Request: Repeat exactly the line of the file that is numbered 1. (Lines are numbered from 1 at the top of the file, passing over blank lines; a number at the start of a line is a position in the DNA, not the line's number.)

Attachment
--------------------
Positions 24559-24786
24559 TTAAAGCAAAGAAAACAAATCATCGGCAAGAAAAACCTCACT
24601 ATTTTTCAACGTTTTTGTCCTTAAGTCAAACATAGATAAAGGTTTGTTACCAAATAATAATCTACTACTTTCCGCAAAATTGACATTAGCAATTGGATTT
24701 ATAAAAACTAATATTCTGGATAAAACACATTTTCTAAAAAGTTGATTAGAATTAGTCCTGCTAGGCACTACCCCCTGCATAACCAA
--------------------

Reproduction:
Positions 24559-24786